- There has been a slight decline in trust in social media content
- Many are thinking carefully about the trustworthiness of the content they encounter.
- People are opting to communicate via private group discussions
- The majority of internet users (72%) say that they are confident in their ability to manage access to their personal data online.
- Most internet users make some checks to judge the accuracy of factual information online.
- Tthere is a continuing gap between confidence, knowledge and behaviour in understanding how the internet works. "most internet users describe themselves as confident online (89%) ... However, this online confidence does not necessarily translate into an understanding of the way the internet operates. Although 97% of internet users have used search engines as a source of online information there is a continuing lack of understanding about how search engines work, and just under half of all adults do not know how search engines are funded (47%)."
- While the majority of internet users are confident they can recognise advertising online, only half of search engine users could recognise adverts on Google
The report (with the main parts available both in English and Welsh) together with data tables etc. is at
Photo by Sheila Webber: spot the cones, Inverness, June 2017

Thursday, July 06, 2017

Responsibility for #ACRLframework projects moves

As the ACRL Information Literacy Framework Advisory Board (FAB) ("tasked with developing resources for professional development in support of the ACRL Framework for Information Literacy for Higher Education") has finished its term, responsibility for projects has moved to ACRL's Student Learning and Information Literacy Committee (SLILC). The projects incude: ACRL Framework Sandbox, ACRL Framework Toolkit, and the ACRL licensed workshop Engaging with the ACRL Framework: A Catalyst for Exploring and Expanding Our Teaching Practices, Framework discussion list and the Framework WordPress website.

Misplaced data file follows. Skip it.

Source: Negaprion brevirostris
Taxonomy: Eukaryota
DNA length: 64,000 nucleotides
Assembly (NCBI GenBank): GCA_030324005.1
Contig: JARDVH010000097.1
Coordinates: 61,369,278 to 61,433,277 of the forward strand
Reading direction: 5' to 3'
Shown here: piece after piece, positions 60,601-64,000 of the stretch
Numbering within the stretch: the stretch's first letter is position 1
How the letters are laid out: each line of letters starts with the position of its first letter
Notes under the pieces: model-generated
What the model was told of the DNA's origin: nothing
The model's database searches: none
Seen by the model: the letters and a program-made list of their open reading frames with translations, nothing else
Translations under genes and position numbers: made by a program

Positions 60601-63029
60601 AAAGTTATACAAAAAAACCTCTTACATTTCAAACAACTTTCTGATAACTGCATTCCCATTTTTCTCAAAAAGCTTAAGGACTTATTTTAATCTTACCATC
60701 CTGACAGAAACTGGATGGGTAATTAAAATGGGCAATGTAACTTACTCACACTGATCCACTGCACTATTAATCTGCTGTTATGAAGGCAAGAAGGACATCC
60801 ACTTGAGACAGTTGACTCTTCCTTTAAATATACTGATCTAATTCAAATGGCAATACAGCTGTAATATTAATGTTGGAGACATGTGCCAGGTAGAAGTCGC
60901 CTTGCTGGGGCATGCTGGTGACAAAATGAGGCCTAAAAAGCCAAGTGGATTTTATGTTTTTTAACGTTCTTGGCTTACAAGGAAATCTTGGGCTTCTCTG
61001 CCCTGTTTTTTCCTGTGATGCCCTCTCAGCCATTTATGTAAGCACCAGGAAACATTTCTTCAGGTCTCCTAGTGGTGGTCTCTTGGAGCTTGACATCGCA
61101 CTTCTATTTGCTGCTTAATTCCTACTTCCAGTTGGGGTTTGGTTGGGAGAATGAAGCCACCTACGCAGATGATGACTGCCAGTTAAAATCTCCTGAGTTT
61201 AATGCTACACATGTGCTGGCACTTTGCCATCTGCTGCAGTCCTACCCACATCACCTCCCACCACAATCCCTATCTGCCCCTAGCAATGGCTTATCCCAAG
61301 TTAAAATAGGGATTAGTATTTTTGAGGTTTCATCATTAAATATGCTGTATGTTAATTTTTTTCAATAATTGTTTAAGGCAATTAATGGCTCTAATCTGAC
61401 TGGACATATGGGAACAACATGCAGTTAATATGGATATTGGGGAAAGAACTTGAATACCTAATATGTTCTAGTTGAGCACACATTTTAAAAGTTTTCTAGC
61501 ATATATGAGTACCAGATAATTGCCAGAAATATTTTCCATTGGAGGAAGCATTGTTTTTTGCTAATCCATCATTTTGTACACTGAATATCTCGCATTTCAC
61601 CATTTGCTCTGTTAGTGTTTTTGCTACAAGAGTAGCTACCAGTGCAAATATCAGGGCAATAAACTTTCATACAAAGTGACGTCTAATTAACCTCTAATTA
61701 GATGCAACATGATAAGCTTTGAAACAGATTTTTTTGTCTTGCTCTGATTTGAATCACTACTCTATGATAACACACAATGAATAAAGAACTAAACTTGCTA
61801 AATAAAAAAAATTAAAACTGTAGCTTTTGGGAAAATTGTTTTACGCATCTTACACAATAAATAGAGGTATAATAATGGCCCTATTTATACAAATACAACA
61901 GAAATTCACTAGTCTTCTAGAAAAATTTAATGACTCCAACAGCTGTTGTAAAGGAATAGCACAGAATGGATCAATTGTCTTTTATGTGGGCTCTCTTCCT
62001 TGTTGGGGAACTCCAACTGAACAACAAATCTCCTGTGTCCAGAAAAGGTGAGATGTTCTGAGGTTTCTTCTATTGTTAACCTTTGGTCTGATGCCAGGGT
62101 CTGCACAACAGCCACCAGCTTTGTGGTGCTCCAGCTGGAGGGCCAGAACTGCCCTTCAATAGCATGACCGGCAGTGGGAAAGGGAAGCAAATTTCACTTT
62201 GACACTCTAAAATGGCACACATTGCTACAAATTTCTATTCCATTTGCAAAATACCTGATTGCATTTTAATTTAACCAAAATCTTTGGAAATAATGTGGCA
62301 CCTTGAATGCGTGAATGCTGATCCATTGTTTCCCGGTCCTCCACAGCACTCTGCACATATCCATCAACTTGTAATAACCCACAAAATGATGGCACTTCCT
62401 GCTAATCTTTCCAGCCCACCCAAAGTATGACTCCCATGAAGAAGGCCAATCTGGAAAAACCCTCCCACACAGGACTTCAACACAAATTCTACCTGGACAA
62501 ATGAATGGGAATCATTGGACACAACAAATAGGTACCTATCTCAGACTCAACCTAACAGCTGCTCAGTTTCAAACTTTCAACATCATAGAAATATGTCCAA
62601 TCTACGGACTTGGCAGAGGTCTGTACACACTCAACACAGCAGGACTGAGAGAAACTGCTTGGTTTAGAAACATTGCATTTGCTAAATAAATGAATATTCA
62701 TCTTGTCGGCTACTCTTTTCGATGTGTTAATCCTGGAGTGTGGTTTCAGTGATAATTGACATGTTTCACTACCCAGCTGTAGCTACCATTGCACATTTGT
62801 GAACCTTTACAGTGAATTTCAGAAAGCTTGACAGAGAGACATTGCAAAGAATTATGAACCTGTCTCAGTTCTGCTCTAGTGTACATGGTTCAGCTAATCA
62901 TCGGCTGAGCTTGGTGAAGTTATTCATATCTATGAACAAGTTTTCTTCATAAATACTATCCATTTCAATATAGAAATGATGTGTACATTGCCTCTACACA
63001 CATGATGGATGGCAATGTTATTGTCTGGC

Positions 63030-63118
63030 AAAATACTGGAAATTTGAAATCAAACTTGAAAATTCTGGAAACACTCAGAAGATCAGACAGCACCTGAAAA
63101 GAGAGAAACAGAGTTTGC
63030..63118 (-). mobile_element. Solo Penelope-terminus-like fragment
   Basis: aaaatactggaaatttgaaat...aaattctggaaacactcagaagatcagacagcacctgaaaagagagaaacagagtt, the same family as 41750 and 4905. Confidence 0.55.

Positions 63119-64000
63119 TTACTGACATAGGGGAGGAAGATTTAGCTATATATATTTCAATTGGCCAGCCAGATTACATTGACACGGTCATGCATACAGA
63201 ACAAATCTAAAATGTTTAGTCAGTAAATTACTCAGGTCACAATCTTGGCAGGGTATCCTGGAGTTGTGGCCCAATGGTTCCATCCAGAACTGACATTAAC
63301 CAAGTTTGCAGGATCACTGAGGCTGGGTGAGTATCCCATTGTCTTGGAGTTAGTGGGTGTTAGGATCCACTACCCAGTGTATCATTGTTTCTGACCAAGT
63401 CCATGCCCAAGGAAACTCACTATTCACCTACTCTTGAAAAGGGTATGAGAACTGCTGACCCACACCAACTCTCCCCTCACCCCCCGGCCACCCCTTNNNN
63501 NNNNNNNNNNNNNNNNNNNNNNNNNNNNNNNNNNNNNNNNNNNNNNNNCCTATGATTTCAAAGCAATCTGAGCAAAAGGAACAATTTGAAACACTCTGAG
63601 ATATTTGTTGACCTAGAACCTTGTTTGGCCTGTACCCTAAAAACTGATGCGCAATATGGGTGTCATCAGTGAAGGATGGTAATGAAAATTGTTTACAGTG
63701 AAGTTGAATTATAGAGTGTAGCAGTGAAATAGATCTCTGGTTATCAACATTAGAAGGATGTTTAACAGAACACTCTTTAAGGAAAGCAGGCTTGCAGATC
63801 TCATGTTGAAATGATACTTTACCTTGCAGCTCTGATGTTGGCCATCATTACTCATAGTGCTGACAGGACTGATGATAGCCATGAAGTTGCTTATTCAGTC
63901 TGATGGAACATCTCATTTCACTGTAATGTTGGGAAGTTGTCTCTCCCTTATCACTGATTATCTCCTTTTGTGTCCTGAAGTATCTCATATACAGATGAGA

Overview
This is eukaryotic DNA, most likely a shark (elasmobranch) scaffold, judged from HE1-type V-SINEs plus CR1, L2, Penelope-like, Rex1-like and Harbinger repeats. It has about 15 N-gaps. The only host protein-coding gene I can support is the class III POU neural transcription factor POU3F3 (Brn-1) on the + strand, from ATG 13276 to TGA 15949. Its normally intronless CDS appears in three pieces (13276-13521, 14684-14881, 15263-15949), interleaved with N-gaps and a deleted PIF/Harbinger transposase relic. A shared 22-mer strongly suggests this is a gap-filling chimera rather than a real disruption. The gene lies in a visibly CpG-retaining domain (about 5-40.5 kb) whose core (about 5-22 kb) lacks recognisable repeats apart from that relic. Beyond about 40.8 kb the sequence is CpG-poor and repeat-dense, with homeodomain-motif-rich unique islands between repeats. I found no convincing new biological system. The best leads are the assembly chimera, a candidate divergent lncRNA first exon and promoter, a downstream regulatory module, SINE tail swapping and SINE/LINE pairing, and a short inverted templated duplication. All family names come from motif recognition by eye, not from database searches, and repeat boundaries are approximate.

Wednesday, July 05, 2017

Mostly not blogging at #cilipconf17 ;-)

I am on the exhibition stand for the University of Sheffield Information School, together with a team of students, to connect with iSchool students and recruit more students ;-) - at the CILIP Conference 2017, taking place in Manchester, UK today. Left to right in the photo are: me, Itzelle Medina, Lucy Sinclair, Jaimee McRoberts, Erica Brown and Hannah Beckitt.  I have to be on the exhibition stand most of the time, so I am missing possibly all of the sessions - so probably no liveblogging. However I am tweeting from the @Infoschoolsheff account all day. Also our students will have some blog posts on the iSchool blog so I will link to them in due course. To follow the lively twitterstream from the conference, it's

Monday, July 03, 2017

Rudaí 23: open 23 Things course begins in September #Rudai23

"23 Things" initiatives started some time ago, using open tools like blogs to help librarians learn about using Web 2.0 and other tools more effectively, and supporting Continuing Professional Development. In September 2017, Rudaí 23 begins, "an online, self-directed course based on the 23 Things program, delivered by a collaborative group of librarians and educators, in association with the Western Regional Section of the Library Association of Ireland, and The Library Association of Ireland." There are 23 modules, and "Participants can choose which sections to complete and earn up to 5 digital badges: Visual Communicator, Online Networker, Critical Thinker, Engaged Professional and CPD Champion." Topics include: blogging (as is common with 23 Things inititaives, participants are expected to blog their reflections and experience), image banks, communicating visually, infographics, networking and collaboration tools, professional brand, Personal Data Management, podcasts, advocacy, and evaluating information: reflective practice is encouraged throughout. Registration starts on 28 August 2017.
More information at: Rudaí 23 also ran in 2015 (obviously Rudaí 23 2017 is a heavily revised/ updated version) and you can see the posts for the 2015 iteration on the Rudaí 23 blog